Youth participation. What needs to be considered?
- 25. May 2021
- Posted by: Ingrida Jotkaite
- Category: News
Young people are usually underrepresented in participation processes that are supposed to address all age groups. Many feel that they are not taken seriously or think that their opinions don’t count. Therefore, targeted measures are needed to involve young people in political decisions and to show them that they are being heard.
Take part means identification
We know this from our everyday lives: those who are included in projects and processes, or at least have been consulted on the subject, identify with them. They are more willing to follow a path and accept challenges. This is especially true for young people who experience a lack of autonomy in their everyday lives. Especially for their political and democratic education, it is therefore essential to strengthen their identification with projects and to experience self-efficacy through experienced democracy.
In general, young people are more active on social media and platforms than older citizens. However, they are less engaged in offline participation processes such as workshops or meetings. Digital participation therefore addresses your target group where it is. It also offers flexibility in terms of time and place. This means that it is easier to reconcile different needs, school and leisure activities. Moreover, online participation is often more inclusive: people with language barriers or disabilities may find it easier to get involved and participate if they can do so digitally. Last but not least, it is easier to make processes transparent and comprehensible online. Transparency in turn creates trust.
7 rules for youth participation
Digital participation can therefore help to better involve young people in decision-making processes. However, whether digital or analogue, the requirements for initiators of successful youth participation are the same:
#1 Involve young people early on
You can save yourself a lot of work if you involve young people in your planning at an early stage. Otherwise, you can easily miss out on the participants and their needs.
#2 Form partnerships
Schools, youth clubs, (sports) associations: many institutions are happy about projects in which young people are involved and gain experience with politics and social issues. Those who join forces spread the process over several shoulders and increase their reach.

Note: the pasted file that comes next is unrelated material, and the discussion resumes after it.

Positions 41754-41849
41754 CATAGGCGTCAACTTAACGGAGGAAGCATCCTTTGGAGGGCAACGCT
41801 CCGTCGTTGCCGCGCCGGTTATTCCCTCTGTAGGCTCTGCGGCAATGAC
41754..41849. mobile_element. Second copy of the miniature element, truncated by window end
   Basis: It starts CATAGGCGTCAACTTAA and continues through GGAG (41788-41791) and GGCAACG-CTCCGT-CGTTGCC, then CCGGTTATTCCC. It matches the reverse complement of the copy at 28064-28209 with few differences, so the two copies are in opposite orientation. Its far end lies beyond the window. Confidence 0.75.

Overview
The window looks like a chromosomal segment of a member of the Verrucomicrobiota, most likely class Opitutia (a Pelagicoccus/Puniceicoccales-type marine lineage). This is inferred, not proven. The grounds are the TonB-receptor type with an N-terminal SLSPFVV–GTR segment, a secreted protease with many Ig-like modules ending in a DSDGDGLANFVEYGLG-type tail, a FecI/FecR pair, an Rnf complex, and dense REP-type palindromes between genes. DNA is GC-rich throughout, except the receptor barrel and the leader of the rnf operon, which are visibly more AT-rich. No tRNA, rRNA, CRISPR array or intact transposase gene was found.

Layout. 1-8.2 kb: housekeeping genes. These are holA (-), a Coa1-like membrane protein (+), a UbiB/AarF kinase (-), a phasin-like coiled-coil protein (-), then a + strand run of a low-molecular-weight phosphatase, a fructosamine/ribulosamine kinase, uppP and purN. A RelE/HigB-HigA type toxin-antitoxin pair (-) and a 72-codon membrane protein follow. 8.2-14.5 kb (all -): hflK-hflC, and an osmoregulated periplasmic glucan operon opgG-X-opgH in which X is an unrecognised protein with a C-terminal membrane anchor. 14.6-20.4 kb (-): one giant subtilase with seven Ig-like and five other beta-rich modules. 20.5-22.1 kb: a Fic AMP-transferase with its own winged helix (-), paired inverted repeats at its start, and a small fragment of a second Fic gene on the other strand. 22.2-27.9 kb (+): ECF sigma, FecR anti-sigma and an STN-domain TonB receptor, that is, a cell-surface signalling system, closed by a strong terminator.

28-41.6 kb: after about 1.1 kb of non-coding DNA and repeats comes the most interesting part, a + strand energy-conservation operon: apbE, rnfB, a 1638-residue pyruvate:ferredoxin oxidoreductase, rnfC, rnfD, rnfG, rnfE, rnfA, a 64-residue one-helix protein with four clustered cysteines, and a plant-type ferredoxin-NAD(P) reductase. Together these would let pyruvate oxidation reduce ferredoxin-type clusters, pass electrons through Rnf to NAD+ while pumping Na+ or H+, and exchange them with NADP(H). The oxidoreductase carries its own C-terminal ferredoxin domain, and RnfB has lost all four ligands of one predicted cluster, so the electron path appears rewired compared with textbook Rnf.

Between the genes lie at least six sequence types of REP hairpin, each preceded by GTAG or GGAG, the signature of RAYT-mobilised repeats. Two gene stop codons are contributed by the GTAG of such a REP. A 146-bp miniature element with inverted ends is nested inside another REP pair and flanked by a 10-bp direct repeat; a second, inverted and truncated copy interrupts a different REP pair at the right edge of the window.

#3 Communication at eye level
Technical terms, abbreviations and foreign words are barriers. Explain your requirements, limitations and possibilities using real-life examples. However, refrain from using juvenile language. You will be seen through!
#4 Why, Why, Why
Young people want to know not only how they can participate, but why. Why is their opinion important to you? Why now? Why doesn’t everyone just discuss it in Messenger? In planning/conception, every “how” should therefore always be followed by a “why”.
#5 Safe Space
A safe space is important to feel welcome. If you are not afraid, you develop space for thoughts and feelings and dare to change your mind. This also includes paying strict attention to data security. Platforms like OPIN are committed to protecting personal data.
#6 Participation is relationship work
Be clear from the beginning about the expected results. The older the young people are, the more bad experiences they may have had with empty promises. Show who is on board, which decision-makers need to be convinced and who is willing to support the project. Be honest if you don’t know something or are still waiting for answers.
Youth participation projects need time. In addition to school and extracurricular commitments, there is often not much room for additional engagement. Even a short participation process can drag on for a few weeks. Think about how the time in between can be bridged so that the goal is not lost sight of.
Platforms for digital youth participation
Liquid Democracy has developed two free participation platforms: OPIN.me and adhocracy.plus. Both score points for their intuitive use and place particular emphasis on security and data minimisation. With different modules, for example, short opinion polls, ideas, texts and theses can be collected, discussed and evaluated. It is easy for initiators to set up projects and moderate the ongoing discourse. The registration process often deters trolls, for example, which is another reason why hate speech and abusive discussions are much rarer here than on social media. It is also possible to initiate private projects to which participants are invited directly.
As important as the right software is, in the end it is crucial that young people who participate feel good about the process. One of the ways you can reach participants who feel hesitant is if they understand the topic and have confidence in you.
Katharina Matzkeit, Liquid Democracy